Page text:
The fear of recession is gripping the honchos of the globe's big and small firms. A vast majority of them, who account for a staggering 98%, feel an economic downturn is looming on the horizon.
According to them, the economic crisis is precipitated by geopolitical tensions, supply chain disruption, and ongoing Covid-19-related uncertainty.
These are some of the findings of the EY CEO Outlook Pulse – January 2023 that portray the uncertainty that looks set to define the business environment in 2023.
The survey encapsulates the views of 1,200 CEOs across the globe on prospects, challenges and opportunities.
According to the study, 48% of them foresee a moderate slowdown in the global economy, while more than half 55% of those preparing for a persistent downturn fear a recession worse than the global financial crisis of 2007-08 in terms of its length and severity.
Almost 32% of respondents feel uncertainty around the direction of monetary policy and an increase in the cost of capital to be the greatest risks to the future growth of their business.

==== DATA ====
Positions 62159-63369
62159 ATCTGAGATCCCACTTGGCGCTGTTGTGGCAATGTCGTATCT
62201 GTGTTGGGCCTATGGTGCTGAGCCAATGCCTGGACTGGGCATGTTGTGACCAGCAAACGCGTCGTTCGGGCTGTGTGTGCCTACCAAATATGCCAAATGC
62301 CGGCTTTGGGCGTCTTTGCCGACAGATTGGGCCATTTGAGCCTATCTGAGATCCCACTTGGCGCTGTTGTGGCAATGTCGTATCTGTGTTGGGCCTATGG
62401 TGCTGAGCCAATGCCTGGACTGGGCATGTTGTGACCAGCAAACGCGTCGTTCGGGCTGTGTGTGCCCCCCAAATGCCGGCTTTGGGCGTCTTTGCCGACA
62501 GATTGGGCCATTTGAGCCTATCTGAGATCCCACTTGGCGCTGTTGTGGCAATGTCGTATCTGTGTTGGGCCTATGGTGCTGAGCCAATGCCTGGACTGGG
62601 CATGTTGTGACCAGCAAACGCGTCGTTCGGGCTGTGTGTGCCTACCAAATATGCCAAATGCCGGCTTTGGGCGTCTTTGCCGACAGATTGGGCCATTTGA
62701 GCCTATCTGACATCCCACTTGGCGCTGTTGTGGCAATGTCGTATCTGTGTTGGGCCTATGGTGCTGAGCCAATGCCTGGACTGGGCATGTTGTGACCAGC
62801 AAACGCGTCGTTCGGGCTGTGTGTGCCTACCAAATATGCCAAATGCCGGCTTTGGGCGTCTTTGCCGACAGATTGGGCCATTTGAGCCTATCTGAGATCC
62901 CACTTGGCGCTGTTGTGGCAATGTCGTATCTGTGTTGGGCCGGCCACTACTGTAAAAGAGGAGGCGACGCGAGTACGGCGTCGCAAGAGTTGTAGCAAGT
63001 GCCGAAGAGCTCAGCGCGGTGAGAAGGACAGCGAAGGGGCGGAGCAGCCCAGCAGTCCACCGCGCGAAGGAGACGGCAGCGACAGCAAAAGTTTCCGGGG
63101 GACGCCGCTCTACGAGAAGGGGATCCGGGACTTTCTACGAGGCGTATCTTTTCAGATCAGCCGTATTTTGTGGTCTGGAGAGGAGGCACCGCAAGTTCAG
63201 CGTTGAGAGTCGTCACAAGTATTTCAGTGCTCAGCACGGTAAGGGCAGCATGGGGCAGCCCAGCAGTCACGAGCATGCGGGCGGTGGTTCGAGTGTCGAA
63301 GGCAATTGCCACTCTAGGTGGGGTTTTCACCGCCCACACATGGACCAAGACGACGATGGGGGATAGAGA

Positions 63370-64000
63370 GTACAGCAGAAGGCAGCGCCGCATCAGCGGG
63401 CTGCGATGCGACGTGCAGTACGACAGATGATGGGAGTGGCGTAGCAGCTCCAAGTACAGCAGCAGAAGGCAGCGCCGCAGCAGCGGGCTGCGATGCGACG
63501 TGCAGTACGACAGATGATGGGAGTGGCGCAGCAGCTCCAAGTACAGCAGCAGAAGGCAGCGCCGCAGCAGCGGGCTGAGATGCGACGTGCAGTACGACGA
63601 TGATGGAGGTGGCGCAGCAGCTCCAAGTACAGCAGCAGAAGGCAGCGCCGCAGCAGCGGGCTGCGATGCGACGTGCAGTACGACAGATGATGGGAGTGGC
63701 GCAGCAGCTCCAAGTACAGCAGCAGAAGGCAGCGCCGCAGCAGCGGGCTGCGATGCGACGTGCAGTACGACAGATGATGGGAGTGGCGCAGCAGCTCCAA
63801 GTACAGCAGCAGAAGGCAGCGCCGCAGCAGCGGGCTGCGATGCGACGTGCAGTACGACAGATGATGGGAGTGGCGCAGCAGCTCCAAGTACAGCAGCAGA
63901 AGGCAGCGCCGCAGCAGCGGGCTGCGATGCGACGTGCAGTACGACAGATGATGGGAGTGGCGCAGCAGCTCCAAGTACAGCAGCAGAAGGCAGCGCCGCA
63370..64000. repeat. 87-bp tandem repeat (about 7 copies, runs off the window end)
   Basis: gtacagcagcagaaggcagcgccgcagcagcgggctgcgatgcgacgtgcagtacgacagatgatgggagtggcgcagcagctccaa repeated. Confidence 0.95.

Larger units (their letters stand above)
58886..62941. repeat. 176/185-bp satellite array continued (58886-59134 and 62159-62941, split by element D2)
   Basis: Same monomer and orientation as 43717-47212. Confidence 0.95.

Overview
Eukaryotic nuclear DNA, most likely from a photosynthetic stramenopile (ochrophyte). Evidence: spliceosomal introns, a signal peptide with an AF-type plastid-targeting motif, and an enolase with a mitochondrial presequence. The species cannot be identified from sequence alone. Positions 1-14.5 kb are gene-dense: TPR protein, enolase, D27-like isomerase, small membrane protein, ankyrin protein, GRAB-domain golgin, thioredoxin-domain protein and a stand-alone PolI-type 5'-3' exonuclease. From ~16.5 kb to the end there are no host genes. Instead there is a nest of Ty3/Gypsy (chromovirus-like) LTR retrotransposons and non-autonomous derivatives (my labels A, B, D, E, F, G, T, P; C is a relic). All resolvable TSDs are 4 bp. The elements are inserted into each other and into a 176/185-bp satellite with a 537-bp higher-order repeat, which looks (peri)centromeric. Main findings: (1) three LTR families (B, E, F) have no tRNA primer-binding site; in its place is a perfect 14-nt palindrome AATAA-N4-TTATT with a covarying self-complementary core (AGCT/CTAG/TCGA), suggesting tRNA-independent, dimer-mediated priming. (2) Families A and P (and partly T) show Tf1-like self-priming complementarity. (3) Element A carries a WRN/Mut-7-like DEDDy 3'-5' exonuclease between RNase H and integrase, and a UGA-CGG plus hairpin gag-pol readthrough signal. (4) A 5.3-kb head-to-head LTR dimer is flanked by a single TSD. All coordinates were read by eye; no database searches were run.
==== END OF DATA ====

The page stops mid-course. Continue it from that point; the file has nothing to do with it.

While concerns over Covid-19-related uncertainty have subsided, almost a third of respondents accounting for 32% still view this as a key risk to their business down from 43% in October 2022.
Andrea Guerzoni, EY Global Vice Chair – Strategy and Transactions, said: “Whether CEOs anticipate a moderate or severe downturn, they know that this recession will be different. A combination of new factors, ranging from a re-alignment of geopolitics to a re-assessment of global supply chains, are supplementing pre-existing issues and threatening investment plans. Fiscal and regulatory policy will be front of mind, as CEOs consider what levers to pull to survive this slowdown.”
CEOs eye deals and investment in sustainability and people as routes to growth.
Despite the gloomy outlook, CEOs are on the lookout for opportunities to gain competitive advantage. Dealmaking of one kind or another remains a priority for respondents (89%) over the next 12 months with nearly half (46%) planning to move ahead with M&A, 58% with joint venture or strategic alliances and 34% with divestments.